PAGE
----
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Bryophytes

Plants!

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Postby MrMistery » Wed Jun 22, 2005 7:07 pm

Ok, so it may be possible to have auxin, but as you could not translocate it, it would be more of a local hormone... Not like auxin in superior plants which travels trough the whole plant...
I will look into this
@mothroc
I do read a lot of botany books but all of them are in romanian and the titles would not help you very much. You should go to your local library. If that does not work(and there's a good chance of it not working) go to a bookstore where they sell college courses in biology-you will find something there for sure
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Postby MrMistery » Wed Jun 22, 2005 7:19 pm

They have it. Guess I was wrong...
ancient lineages of living land plants. For example, current graduate student DorothyBelle Poli is studying how these bryophytes generate post-embryonic axes, which is the key process for constructing plant bodies. In contemporary vascular plants (e.g., ferns, gymnosperms, flowering plants), axis formation is regulated by polar transport of the hormone auxin (indole-3-acetic acid) via specific transmembrane proteins; therefore, DB decided to investigate the mechanism of auxin movement in bryophyte axes. She discovered a well-defined sequence of incremental evolution in auxin movement mechanisms within the bryophytes: simple diffusion in hornworts, facilitated apolar diffusion in liverworts, and genuine polar transport in mosses. One plausible interpretation of these observations is that the earliest land plants evolved increasingly sophisticated mechanisms for regulating axis formation, with the common ancestor of the moss-vascular plant lineage evolving a hormonal mechanism preadapted for constructing the long axes of vascular plants.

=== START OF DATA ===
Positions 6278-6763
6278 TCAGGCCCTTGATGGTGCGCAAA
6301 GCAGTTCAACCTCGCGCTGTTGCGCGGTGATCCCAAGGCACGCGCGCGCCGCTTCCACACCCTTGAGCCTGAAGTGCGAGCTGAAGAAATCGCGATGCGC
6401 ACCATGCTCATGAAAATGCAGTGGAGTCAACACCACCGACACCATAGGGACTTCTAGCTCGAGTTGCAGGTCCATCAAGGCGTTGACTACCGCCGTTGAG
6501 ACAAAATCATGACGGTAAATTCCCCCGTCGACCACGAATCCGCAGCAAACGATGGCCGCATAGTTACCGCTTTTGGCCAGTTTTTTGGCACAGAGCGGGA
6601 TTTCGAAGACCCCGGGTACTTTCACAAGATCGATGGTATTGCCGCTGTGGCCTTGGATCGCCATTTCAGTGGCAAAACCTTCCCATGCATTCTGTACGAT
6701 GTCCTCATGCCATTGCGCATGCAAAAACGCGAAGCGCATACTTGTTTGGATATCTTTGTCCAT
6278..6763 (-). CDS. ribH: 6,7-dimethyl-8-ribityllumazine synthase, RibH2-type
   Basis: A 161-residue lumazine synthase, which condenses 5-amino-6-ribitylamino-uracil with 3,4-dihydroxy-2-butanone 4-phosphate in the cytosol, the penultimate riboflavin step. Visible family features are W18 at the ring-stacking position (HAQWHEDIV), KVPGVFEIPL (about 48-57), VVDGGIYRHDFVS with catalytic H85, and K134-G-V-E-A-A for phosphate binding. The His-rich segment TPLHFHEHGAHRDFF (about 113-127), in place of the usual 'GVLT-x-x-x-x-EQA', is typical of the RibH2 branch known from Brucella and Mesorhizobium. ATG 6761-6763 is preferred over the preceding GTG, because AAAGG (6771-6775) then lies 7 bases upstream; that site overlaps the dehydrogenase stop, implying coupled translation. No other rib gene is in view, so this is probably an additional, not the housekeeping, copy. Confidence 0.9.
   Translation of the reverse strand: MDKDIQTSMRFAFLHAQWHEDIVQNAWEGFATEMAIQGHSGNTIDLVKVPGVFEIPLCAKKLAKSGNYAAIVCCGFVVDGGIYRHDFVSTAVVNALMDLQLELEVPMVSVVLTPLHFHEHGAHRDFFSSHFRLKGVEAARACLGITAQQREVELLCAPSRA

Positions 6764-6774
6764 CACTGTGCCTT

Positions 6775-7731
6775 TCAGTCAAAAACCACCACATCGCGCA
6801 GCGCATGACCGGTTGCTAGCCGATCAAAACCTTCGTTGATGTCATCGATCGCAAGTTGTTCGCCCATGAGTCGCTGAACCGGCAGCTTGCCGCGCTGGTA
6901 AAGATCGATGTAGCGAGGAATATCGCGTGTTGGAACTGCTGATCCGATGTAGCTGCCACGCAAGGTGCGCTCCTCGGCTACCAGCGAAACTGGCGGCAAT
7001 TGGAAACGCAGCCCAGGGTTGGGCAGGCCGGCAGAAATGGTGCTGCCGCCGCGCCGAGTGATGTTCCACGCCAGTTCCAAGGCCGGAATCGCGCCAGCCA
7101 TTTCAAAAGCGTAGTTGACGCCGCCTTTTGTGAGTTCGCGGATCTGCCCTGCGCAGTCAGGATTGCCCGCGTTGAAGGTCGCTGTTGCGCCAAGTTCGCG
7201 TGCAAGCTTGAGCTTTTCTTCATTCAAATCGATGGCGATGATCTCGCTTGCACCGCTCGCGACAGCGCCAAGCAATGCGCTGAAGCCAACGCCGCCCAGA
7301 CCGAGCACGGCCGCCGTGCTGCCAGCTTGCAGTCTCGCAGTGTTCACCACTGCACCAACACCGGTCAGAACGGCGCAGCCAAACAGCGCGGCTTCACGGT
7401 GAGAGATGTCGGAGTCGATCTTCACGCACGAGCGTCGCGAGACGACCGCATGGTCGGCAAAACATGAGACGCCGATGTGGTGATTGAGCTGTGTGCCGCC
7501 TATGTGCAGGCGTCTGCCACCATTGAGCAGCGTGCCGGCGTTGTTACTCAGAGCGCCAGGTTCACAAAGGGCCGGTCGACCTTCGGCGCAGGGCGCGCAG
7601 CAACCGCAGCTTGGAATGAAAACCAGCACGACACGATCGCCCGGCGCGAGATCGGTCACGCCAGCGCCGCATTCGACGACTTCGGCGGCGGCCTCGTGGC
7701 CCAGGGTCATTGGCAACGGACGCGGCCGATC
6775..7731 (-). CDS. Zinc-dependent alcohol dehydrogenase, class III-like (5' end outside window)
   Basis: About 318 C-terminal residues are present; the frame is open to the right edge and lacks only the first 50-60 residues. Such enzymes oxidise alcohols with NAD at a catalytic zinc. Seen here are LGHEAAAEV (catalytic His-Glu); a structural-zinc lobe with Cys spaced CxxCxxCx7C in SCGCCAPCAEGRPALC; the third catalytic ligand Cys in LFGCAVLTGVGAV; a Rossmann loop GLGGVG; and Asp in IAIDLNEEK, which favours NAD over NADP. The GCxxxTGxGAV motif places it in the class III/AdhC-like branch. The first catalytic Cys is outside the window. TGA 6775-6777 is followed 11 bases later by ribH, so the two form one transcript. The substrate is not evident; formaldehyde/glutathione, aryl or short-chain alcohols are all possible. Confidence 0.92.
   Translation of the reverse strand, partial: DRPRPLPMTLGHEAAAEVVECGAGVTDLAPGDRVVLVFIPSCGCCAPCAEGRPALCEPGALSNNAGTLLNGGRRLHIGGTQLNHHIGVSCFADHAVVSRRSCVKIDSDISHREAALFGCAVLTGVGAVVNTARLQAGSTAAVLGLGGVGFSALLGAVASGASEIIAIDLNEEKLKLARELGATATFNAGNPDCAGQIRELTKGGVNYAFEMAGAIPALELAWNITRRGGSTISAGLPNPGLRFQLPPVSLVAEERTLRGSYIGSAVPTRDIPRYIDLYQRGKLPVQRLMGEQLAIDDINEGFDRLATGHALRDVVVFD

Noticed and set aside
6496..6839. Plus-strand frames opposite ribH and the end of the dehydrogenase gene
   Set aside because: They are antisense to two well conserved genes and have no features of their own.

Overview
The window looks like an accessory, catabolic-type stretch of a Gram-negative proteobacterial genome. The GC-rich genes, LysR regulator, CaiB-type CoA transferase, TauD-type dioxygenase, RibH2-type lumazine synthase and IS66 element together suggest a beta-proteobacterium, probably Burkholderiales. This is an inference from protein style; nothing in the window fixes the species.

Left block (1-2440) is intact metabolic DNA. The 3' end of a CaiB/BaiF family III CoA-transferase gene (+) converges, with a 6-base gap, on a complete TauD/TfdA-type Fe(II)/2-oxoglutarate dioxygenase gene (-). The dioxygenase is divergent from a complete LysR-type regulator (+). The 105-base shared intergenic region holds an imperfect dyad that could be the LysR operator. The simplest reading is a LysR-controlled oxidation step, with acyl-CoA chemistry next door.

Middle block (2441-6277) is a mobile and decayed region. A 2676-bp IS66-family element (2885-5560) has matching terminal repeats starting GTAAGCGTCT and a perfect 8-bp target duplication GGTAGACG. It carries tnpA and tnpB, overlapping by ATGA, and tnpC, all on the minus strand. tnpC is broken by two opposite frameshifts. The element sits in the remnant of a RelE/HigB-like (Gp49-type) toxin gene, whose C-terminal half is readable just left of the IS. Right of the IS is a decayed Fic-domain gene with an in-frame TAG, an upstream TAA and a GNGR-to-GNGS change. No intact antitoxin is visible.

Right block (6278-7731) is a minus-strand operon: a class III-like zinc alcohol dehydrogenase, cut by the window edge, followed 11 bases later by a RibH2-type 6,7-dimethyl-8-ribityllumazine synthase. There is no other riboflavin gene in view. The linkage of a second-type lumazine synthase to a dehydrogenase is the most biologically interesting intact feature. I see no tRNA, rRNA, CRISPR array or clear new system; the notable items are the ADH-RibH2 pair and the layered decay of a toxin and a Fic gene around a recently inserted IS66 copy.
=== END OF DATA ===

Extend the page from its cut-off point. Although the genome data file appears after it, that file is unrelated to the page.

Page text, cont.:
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Postby victor » Mon Jun 27, 2005 7:34 am

Any other phytohormones? oh I ever heard that beside giberellin, there's another hormone which have the same function as it..the name is...err..Brassilionde (if I'm not mistaken)..is it true?
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Postby MrMistery » Mon Jun 27, 2005 9:25 pm

I never heard of Brassilionde... It seems briophites have giberelin and citokinines too... But the book I read is not so credible, i found a few wrong things in it....
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Postby victor » Wed Jun 29, 2005 8:55 am

Well, of course you can't find it in your textbook..that's the newest research on the plant. They said that if the plant doesn't lack of Giberellin but it's still short then the factor might be on that hormone..
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